OnCUE

Taking a (Mini) Cue from CUE18

students learning with teacher

“Can we do this again, so we can attend sessions that we couldn’t do this time?” was my favorite question asked by my teaching staff.  Are we talking about CUE18?  No, but we could have been!

My teachers at Macy Elementary are completely amped up for doing another round of our Macy Mini-CUE after attending sessions hosted by our teachers who attended highly impactful topics at the 2018 CUE (Computer Using Educators) Conference in Palm Springs, California.

We started the PLC (Professional Learning Community) meeting with each educator who was presenting at our Macy Mini-CUE, sharing their passion topic in a 30-second elevator pitch style.  This way all the attending teachers would be well informed as to the topics they had a choice to attend, so they could exercise their voice and choice.   The presenters offered two sessions teachers could attend depending on what topic was of interest to them, which was perfect to meet the needs of our staff who have a wide range of technology proficiency coupled to meet the needs of grade level relevancy.

First up, Ms. Blackler, Speech and Language Pathologist, presented on using assistive instructional technology featuring the Code and Go Robot Mouse to aid assistive instruction to enhance the educational experience for special needs students.

Next, Mrs. Pimper, Kindergarten teacher, shared the power of OSMO.  She offered an immersive hands-on demonstration of all the features that OSMO provides.  She demonstrated a range of instructional tools such as phonics and CVC activities, coding, and the ever-popular Hot Wheels MindRacers.

Third-grade teacher, Mr. Mangold, presented on how to use the Do Ink app to make photos and videos in combination with green screen.  His focus was to showcase to teachers how they can enhance students’ reports and projects by adding an exciting photo or video background.  Doing a report on presidents?  Mr. Mangold placed a teacher volunteer in the middle of the Oval Office shaking hands with a host of former presidents.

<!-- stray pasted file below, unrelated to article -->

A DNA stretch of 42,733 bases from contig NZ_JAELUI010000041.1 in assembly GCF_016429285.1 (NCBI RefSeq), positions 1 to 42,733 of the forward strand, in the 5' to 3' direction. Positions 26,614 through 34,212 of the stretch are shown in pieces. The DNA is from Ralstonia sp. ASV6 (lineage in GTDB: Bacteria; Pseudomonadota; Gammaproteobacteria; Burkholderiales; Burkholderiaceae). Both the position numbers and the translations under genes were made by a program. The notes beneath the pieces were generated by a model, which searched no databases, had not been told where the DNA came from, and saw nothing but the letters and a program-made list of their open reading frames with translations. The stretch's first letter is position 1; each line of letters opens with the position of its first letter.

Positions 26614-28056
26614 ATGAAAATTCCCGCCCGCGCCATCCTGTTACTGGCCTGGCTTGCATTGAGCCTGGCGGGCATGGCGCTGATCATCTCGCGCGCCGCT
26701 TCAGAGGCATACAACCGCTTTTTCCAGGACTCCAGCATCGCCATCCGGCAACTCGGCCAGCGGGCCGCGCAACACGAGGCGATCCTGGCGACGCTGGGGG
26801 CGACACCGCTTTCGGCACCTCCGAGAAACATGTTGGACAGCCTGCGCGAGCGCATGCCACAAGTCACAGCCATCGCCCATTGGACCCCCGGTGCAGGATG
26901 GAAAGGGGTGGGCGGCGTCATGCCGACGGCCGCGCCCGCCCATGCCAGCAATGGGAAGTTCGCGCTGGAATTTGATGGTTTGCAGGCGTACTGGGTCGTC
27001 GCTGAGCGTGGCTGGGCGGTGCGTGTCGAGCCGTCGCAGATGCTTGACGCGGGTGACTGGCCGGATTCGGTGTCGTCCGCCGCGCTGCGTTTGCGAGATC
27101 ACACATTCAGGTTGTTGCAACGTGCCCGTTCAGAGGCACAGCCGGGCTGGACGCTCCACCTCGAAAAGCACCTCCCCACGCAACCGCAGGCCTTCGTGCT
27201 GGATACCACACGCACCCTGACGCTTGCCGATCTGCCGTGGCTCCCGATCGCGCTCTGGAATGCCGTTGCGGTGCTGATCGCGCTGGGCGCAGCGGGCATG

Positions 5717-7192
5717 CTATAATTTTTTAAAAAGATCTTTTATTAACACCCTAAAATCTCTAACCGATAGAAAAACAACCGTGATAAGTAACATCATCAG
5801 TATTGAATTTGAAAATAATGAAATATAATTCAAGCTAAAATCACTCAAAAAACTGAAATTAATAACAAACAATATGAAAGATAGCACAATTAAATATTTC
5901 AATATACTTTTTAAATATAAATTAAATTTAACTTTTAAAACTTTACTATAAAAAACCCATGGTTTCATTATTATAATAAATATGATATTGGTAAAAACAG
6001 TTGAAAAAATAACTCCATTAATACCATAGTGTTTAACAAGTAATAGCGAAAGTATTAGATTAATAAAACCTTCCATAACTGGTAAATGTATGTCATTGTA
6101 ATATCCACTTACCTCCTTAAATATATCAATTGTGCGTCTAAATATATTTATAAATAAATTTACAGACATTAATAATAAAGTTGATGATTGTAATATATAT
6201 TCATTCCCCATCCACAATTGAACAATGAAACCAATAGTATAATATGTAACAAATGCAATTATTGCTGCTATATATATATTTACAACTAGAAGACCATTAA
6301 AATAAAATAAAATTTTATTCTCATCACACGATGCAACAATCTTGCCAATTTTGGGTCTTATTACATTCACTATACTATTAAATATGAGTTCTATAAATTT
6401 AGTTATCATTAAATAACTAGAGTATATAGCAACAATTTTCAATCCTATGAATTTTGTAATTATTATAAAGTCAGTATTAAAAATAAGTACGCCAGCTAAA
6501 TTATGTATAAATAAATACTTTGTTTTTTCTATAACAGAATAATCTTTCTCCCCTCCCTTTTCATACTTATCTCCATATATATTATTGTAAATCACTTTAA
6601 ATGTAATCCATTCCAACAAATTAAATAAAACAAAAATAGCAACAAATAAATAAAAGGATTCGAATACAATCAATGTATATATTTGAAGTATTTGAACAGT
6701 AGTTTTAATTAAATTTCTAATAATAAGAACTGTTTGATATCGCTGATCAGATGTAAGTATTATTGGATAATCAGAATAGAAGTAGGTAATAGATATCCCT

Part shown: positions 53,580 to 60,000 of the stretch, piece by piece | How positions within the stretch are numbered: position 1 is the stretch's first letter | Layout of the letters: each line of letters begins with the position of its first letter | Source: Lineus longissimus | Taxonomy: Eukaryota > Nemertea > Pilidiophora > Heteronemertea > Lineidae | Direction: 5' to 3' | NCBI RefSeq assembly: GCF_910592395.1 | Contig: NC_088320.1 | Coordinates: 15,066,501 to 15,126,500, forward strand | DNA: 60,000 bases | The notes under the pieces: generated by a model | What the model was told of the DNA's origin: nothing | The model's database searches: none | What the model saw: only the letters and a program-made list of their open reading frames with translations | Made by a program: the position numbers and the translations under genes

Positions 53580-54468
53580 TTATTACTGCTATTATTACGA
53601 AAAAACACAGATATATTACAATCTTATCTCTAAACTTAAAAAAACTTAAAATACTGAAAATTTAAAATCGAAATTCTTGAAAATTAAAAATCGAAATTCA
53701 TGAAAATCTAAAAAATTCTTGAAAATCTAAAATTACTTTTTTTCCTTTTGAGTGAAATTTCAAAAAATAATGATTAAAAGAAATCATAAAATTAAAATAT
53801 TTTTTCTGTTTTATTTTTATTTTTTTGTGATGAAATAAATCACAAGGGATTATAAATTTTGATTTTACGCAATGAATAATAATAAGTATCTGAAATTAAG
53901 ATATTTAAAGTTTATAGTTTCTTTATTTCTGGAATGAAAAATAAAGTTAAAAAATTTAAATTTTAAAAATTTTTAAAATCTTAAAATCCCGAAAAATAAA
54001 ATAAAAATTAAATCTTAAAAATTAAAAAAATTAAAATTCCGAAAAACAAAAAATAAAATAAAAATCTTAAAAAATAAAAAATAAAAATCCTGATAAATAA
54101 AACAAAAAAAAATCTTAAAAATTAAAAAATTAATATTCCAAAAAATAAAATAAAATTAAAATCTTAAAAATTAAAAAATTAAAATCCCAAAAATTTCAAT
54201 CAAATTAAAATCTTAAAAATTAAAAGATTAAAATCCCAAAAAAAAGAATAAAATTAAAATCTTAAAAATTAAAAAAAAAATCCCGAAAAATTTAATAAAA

Ms. Rutledge, fourth grade teacher, brought to life HyperDocs for staff members and really helped to remove the technology anxiety barrier for teachers who may not be so “techie” by sharing why HyperDocs are awesome, how they can enhance student learning and engagement, and shared easy to follow prebuilt templates to get any teacher started.

Fifth Grade teachers presented Flip Grid and Google Slides.  Ms. Lee featured the power of Google Slides and shared with her attendees that before CUE18 she thought Google Slides was just another Microsoft PowerPoint.  But, after attending “Google Slides: More Than a Presentation Tool” at CUE18, she was excited to present to our staff how Google Slides could be used to create student created magazines, writing logs, reflection journals, and choose your own adventure stories!  Mrs. Ornelas focused on introducing Flip Grid and how Flip Grid can be used to scaffold, differentiate, and innovate how students present information in class.   She also tackled how Flip Grid can be used to create class pen pals, supports absent parents, adds another dimension to parent/school communication, and can encourage students to practice speaking and listening (presentation) skills.